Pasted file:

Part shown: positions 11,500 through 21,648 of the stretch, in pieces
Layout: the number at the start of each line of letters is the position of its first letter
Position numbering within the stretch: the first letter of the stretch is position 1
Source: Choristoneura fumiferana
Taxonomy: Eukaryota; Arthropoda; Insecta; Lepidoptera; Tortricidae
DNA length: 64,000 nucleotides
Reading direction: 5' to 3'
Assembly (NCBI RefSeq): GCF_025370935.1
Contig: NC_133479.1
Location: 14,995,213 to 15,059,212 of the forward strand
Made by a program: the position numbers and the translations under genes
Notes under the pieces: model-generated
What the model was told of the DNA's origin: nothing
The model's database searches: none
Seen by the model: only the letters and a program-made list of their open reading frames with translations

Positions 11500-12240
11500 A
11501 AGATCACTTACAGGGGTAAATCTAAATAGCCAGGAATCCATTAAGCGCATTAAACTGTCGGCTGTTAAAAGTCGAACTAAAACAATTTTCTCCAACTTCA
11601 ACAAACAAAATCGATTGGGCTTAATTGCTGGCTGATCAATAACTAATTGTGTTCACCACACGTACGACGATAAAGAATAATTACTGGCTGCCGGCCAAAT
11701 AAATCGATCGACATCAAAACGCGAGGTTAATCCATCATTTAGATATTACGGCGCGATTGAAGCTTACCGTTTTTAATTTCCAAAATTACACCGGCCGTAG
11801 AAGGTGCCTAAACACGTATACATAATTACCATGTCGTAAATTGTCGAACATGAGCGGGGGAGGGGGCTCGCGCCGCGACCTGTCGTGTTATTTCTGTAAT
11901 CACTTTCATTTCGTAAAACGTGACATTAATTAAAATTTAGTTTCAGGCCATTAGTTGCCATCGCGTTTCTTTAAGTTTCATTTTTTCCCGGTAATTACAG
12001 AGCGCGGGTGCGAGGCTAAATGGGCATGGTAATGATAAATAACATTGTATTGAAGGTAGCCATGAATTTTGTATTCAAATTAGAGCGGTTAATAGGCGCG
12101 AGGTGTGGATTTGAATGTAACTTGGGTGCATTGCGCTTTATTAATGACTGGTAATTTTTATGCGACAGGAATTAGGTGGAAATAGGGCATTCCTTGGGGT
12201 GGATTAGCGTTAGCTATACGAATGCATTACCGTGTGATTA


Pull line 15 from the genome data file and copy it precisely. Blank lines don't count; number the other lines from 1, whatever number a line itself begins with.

Seen by the model: only the letters and a program-made list of their open reading frames with translations